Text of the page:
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General Electric in Partnership Talks with Baker Hughes

Nov
11

General Electric

Industrial equipment giant General Electric Co. is reportedly engaged in ongoing discussions with major oilfield services provider Baker Hughes Inc. on a possible partnership deal that would help cut costs and enhance competitiveness.

People with knowledge of the talks told the Wall Street Journal that GE wants a merger of its oil-and-gas business with Baker Hughes.

The business newspaper had earlier reported that the industrial equipment maker was looking to buy the oilfield services company.

A GE spokeswoman, however, said that options under consideration in the ongoing discussions do not include a complete takeover.

“We are in discussion with Baker Hughes on potential partnerships,” spokeswoman Deirdre Latour said. “While nothing is concluded, none of these options include an outright purchase.”

Baker Hughes shares surged as high as 19 percent after-hours in New York on Thursday, following the report of the talks by the WSJ, which predicted a deal upward of $20 billion.

More oilfield contractors have been considering the option of partnerships with a view to saving costs. As a result of the downturn, oil exploration companies have requested service providers and gear makers for assistance in improving the efficiency of their activities.

Baker Hughes, one of the world’s largest energy companies, facilitates the activities of energy producers in finding and extracting deposits of oil and gas. It sells and rent tools and equipment to these companies, while also helping to supply labor and erect worker camps in drilling fields.

GE may reportedly consider the option of creating a new publicly-traded company from the merger, if successful. The deal would help reduce the direct involvement of the industrial equipment maker in an under-performing energy industry.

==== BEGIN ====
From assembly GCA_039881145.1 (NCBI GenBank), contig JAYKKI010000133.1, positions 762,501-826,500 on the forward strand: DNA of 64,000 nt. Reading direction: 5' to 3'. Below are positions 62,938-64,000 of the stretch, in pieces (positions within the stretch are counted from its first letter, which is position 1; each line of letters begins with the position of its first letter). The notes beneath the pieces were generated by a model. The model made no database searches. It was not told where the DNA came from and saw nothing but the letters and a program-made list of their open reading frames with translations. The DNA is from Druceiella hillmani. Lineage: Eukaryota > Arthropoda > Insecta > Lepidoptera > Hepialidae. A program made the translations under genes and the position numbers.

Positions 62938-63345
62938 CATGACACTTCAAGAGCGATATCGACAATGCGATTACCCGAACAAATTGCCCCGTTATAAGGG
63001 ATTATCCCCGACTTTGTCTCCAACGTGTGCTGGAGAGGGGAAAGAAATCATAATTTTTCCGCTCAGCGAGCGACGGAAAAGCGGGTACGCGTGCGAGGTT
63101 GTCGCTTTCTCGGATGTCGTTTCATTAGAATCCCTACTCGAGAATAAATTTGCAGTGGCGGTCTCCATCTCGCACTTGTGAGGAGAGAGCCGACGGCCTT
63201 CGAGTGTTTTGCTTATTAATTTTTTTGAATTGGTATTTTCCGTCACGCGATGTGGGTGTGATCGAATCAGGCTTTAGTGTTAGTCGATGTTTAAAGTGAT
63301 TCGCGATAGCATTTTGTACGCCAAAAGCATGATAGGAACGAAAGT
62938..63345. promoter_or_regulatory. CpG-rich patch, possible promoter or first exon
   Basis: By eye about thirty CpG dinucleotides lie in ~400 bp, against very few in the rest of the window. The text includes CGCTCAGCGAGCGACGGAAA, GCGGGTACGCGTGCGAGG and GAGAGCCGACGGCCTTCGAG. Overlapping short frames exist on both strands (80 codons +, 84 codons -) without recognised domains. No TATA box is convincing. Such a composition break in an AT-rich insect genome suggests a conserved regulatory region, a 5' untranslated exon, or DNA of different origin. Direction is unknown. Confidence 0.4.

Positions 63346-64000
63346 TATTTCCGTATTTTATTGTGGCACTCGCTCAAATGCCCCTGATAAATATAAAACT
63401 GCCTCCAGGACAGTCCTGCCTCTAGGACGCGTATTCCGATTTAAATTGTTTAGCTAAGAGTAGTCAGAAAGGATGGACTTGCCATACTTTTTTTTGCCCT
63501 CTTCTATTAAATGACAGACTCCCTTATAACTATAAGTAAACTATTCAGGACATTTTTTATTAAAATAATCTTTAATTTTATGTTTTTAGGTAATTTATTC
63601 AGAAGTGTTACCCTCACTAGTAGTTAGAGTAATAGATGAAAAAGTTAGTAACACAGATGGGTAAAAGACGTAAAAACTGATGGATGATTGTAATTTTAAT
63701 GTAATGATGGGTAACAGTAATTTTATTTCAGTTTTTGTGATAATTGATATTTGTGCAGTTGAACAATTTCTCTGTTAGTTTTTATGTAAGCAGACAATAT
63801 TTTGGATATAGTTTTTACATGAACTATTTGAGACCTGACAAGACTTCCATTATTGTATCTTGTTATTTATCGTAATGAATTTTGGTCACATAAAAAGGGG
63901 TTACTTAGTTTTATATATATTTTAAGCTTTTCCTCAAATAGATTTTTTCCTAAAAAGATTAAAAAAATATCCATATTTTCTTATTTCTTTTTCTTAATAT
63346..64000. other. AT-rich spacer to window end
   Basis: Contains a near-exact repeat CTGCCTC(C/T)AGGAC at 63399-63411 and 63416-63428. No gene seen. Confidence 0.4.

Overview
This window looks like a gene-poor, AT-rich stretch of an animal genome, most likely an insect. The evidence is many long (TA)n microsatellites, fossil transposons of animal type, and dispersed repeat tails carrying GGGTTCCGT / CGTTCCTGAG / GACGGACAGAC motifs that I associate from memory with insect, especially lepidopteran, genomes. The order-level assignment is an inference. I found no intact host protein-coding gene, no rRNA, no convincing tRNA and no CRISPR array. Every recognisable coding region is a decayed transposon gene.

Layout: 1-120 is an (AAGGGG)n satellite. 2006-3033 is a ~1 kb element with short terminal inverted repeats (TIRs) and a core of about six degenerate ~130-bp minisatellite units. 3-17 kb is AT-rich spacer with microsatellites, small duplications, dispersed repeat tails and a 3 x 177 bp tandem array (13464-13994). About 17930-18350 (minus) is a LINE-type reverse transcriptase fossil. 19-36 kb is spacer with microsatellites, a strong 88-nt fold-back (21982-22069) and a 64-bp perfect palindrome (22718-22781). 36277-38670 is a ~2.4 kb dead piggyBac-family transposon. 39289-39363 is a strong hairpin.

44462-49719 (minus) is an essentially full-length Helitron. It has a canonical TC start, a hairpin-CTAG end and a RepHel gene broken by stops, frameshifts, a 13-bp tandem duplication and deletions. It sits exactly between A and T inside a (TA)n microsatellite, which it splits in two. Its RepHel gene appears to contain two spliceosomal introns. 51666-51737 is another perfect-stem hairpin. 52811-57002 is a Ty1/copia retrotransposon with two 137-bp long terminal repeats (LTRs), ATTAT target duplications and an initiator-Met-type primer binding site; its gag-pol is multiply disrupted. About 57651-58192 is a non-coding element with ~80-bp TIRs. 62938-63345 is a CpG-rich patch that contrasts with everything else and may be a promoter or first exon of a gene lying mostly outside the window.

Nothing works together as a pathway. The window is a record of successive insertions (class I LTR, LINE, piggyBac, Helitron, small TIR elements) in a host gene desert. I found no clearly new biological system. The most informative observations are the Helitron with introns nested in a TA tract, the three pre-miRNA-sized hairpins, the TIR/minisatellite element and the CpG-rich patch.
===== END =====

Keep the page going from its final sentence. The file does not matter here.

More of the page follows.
Houston-based Baker Hughes reached a $35 billion deal for a takeover by rival Halliburton Co. in 2014. But that deal was quashed by the Department of Justice earlier this year.

Sources said GE had been approached by the oilfield contractors to buy some Baker Hughes assets worth more than $7 billion in a bid to get the deal approved by regulators.

Since 2007, GE has spent more than $14 billion on acquisitions to expand its oil and gas business. The division has grown to become the jet engine maker’s fourth-largest.

A successful merger would rank among the biggest transactions to date by GE CEO Jeff Immelt. The partnership would also be able to compete more favorably with world’s No. 1 oilfield service provider Schlumberger Ltd., which only recently acquired equipment maker Cameron International.

The two-year downturn has hit the oilfield services and equipment sectors very hard. They have contributed the most to the over 350,000 job cuts across the world, according to Bloomberg. About 100 or more oilfield services company are believed to have gone bankrupt in North America since last year.

The proposed partnership would also enable GE keep apart a business that has been weighing down results in recent years. The oil and gas division experienced a 25 percent slump in sales during the third quarter.

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